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In the name of the Guru

By Anosh Malekar

The Nanak Kheti movement to reclaim the natural method of farming practised in the Punjab of yore, hopes to restore the degraded soil, lower input costs, and return farming to being a sustainable activity for the farmer

Gurmail Singh Dhillon, a middle-aged farmer from Jaitu, a nondescript village in Punjab's Faridkot district, is a man with a mission. He has procured sugarcane seeds exposed to red rot and ratoon stunting and plans to sow this defective stuff in an acre of land destroyed by years of chemical intensive farming.

Gurmail Singh swears by natural farming and is confident that the use of Jeevaamrita (a homegrown cow urine based microbial preparation) will help overcome the defects in the seed and regenerate the soil's productivity to give him a good crop. "I know by past experience that Jeevaamrita takes care of 90% of the defects in the seed, besides restoring soil productivity," he says.

chemical farming

This natural farmer from Jaitu owns only four acres of agriculture land but this does not stop him from taking a risk to set an example for his village. "We are not agricultural experts, or economists or environmentalists. We practise agriculture because this is the only vocation we know and have practised for generations. Farmers are aware of the heavy price of sticking to wheat and paddy and feel there is no practical option to chemical farming," he says.

He recalls the enthusiasm with which his father had adopted the high-yield varieties of seeds along with chemical pesticides in the 1970s. Everything seemed fine with the green revolution till the 1990s after which the input costs began to rise and the yields started to fall gradually.

Punjab consumes the most pesticides in the country. The state uses 7100 MT of pesticides at 923 grammes per hectare. The cotton belt of Malwa comprises just 15% of the area of Punjab, but consumes nearly 70% of the pesticides in the state, according to official sources in the state agriculture ministry.

Studies by the Consultative Group on International Agricultural Research (CGIAR) have established that Punjab is faced with a second-generation environmental crisis. The cultivable land is sick and the underground water table is plummeting at a disastrous rate. Excessive use of chemical fertilisers has ensured that organic matter in Punjab's soil is almost close to zero per cent. Much of the fertilisers leach into the groundwater making it not only unfit for irrigation but also for drinking. Excessive withdrawal of nutrients from the soil has resulted in deficiency of micro-nutrients, says the CGIAR study.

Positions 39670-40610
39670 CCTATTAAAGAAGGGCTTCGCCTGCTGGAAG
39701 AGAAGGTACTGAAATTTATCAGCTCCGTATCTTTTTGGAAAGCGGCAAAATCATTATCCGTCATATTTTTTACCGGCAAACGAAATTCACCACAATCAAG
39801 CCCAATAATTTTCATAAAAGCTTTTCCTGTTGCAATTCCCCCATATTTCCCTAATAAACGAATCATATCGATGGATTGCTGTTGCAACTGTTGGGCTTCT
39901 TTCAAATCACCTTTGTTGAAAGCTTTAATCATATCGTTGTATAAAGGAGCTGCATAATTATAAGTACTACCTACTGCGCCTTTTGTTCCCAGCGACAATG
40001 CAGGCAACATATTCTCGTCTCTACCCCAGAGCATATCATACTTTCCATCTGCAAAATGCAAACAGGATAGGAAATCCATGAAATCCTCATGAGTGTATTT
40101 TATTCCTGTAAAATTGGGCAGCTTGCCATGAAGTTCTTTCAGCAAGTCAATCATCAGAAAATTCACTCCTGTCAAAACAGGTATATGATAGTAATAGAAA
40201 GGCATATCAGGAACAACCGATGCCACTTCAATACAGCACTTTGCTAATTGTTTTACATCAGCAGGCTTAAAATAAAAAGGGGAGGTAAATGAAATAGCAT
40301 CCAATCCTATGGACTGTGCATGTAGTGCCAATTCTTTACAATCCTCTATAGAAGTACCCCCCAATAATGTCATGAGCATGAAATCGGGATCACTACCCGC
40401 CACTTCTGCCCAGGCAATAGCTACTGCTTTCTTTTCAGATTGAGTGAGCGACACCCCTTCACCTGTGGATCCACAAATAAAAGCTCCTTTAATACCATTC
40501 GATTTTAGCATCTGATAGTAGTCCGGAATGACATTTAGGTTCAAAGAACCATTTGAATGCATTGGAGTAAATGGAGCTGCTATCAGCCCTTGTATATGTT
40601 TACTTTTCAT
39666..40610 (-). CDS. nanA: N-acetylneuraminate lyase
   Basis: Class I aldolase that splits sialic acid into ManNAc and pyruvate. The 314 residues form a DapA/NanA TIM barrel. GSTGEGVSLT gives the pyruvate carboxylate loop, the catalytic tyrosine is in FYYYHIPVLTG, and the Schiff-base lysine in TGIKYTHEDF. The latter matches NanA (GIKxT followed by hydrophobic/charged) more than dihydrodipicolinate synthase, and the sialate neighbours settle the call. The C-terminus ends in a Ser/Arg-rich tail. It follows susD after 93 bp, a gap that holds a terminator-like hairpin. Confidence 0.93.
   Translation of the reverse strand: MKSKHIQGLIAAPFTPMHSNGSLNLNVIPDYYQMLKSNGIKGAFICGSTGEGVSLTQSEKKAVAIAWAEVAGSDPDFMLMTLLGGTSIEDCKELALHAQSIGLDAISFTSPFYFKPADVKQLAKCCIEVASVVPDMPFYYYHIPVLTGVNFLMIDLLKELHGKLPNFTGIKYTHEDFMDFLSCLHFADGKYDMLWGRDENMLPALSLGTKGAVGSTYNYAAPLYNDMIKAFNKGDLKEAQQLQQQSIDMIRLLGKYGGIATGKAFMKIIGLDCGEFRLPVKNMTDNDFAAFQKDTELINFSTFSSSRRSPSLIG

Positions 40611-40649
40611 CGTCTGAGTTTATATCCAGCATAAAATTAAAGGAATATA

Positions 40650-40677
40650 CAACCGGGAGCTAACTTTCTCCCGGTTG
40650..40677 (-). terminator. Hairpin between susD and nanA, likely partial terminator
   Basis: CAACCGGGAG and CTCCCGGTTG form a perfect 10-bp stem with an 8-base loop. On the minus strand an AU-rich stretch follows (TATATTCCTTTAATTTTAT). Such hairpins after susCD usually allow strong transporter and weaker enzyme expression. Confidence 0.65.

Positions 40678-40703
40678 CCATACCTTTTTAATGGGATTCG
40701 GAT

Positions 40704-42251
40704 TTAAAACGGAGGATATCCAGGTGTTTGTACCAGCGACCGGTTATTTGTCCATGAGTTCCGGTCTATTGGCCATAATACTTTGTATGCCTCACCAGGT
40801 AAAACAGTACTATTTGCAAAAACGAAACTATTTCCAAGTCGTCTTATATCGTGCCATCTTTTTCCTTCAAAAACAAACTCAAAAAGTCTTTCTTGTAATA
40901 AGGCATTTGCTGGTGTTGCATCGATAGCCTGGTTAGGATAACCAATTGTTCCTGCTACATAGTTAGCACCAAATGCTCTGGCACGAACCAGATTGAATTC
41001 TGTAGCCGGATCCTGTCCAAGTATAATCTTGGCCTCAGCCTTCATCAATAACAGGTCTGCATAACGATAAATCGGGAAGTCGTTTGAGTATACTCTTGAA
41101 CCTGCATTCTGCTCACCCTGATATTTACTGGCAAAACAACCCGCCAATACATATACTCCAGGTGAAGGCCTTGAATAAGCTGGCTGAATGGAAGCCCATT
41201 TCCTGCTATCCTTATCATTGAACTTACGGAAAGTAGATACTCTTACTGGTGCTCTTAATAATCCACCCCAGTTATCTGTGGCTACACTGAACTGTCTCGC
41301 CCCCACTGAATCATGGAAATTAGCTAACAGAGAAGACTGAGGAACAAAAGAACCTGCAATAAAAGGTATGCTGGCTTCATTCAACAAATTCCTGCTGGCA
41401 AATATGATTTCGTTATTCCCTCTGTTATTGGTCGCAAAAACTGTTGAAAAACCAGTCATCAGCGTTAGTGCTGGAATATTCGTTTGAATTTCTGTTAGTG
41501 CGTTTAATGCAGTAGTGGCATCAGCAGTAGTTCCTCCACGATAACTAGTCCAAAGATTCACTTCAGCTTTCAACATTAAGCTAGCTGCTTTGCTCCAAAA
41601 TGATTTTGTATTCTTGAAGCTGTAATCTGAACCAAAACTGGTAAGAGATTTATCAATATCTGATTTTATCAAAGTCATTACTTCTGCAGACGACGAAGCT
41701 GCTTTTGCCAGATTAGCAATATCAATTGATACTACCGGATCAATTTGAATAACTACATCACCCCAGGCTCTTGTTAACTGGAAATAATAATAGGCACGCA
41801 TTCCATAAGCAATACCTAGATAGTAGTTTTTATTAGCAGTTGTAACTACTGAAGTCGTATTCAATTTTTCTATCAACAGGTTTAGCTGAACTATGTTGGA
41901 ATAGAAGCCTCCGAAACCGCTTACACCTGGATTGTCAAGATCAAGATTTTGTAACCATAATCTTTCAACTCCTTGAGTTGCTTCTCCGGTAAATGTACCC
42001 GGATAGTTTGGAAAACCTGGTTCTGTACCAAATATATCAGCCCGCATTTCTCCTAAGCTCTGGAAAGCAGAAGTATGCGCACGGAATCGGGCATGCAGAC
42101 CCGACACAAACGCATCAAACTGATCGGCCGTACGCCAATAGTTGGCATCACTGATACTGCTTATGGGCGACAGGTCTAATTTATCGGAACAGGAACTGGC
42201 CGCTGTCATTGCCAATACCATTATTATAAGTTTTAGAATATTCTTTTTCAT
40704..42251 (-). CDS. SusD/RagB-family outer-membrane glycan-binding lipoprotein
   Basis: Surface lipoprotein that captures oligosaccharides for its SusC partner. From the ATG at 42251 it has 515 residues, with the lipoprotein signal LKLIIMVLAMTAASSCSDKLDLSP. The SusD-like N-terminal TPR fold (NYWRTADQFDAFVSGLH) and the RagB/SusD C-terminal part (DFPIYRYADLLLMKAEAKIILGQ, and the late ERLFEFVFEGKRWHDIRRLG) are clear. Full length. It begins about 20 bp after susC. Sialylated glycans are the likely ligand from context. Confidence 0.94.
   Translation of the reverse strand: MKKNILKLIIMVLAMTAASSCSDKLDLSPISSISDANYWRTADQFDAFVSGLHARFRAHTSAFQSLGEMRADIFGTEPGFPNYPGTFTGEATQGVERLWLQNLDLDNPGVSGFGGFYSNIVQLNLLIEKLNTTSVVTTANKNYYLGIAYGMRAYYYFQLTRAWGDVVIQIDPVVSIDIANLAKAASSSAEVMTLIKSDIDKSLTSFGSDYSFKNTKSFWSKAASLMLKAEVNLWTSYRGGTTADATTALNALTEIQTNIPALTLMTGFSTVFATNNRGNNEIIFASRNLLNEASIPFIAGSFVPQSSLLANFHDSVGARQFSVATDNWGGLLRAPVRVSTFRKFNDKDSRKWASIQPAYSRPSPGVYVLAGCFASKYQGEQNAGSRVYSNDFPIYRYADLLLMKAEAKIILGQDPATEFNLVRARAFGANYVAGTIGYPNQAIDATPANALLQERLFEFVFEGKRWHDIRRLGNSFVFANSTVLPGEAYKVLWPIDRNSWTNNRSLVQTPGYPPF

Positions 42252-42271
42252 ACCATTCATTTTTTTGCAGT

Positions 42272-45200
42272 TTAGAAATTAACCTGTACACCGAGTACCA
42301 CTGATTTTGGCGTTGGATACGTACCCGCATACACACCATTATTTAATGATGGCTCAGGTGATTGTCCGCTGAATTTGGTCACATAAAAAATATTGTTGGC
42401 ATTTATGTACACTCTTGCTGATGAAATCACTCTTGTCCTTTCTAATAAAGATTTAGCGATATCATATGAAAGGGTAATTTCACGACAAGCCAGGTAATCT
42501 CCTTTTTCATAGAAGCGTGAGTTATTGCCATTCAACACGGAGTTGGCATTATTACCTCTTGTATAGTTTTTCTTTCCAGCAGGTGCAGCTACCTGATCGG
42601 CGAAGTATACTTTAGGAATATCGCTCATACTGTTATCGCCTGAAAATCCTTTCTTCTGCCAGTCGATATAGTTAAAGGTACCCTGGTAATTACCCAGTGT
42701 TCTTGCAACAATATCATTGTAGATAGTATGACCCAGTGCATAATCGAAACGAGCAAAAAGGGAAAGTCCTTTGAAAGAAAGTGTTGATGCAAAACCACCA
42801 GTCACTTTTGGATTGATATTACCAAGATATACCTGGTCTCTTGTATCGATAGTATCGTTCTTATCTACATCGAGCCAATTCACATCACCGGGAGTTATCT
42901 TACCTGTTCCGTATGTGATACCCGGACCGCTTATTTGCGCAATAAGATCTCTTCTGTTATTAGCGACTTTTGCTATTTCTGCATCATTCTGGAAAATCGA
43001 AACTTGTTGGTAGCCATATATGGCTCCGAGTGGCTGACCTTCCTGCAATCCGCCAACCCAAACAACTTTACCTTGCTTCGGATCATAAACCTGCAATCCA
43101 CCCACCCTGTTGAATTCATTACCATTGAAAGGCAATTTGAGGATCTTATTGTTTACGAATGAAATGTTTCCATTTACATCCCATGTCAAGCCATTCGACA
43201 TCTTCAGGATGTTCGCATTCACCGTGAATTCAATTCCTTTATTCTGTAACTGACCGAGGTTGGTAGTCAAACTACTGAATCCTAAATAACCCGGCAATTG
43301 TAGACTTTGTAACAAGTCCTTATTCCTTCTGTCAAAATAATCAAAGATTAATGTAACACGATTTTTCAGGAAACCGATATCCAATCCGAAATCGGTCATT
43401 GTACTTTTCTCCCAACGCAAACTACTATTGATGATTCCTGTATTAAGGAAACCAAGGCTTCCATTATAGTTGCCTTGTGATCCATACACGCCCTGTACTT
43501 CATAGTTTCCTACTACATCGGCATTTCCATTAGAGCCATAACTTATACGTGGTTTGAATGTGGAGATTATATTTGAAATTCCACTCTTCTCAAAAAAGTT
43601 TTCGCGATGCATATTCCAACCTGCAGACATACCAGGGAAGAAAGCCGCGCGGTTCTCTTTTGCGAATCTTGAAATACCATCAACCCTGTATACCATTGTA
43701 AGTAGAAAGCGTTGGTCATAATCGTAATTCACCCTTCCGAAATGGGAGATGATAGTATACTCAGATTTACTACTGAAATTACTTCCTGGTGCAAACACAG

In 2002 a government-appointed committee headed by Punjab Planning Board chairman Dr S S Johl had suggested a 'Crop Adjustment Programme' under which paddy and wheat cultivation would be replaced by alternative crops; farmers opting for this scheme would be paid cash compensation. (For more on this see 'Is it diversify or perish for farmers in the Punjab'). Experts picked holes in the scheme insisting that Punjab should improve efficiency and competitive advantage in wheat and rice production, since diversification alternatives are capital intensive, risk prone and sensitive to market fluctuations.

Talk of a second green revolution started after it was discussed at a conference organised by the M S Swaminathan Research Foundation in partnership with the Federation of Indian Chambers of Commerce and Industry (FICCI) in New Delhi in 2004. Around the same time some lobbies started pushing organic farming as a sustainable alternative.

The Punjab Agro Export Corporation is working with more then 1200 farmers covering nearly 8000 acres of land. The Organic Farmers Council has brought over 2000 hectares in Punjab under organic farming. Some central government institutions like CAPART and NABARD have schemes for supporting projects like vermi-composting, organic farming and marketing. Large numbers of farmers are converting their farms to organic on their own or in collaboration with private companies, charitable or religious institutions, the Punjab agriculture ministry claims.

Gurmail Singh experimented with organic farming but found it "expensive, complicated and time consuming". Says he: "I had been weighing my options for seven or eight years. Initially I felt organic farming was the way out. The results were good too. But there was too much dependence on experts and you needed certified seeds and then certification for your produce to get into the organic food chain. It is still too urban-centric for the comfort of a farmer like me, so I gave it up."

Then, some three years ago, he was introduced to natural farming by the Faridkot-based Kheti Virasat Mission (KVM), which promotes what it calls non-violent agriculture or simply Nanak Kheti. "It was like getting reintroduced to something we had lost due to some accident or queer circumstances," says Gurmail Singh.

KVM executive director Umendra Dutt calls Nanak Kheti a farmers' movement for ecology. "Though it is said that natural farming is new to the farmers of Punjab, it is something they have practised since time immemorial. What we are doing now is a rescue mission and an effort to retrieve their lost heritage," he says. He claims that so far 200 villages in 60 blocks across Punjab have adopted natural farming based on Guru Nanak's precept 'Sarbat da bhala' (well being of all).

Dutt says there is a thin line between the methods of organic and natural farming, but the main issues are finance and control. "In natural farming you do not need artificially synthesised microbial culture like vermi-composting. All one needs to prepare Jeevaamrita is gram flour, jaggery, green chillies, garlic and neem leaves. Organic farming, on the other hand, depends on inputs promoted by multinationals, and also requires institutional finance to procure them," he says.

Darshan Singh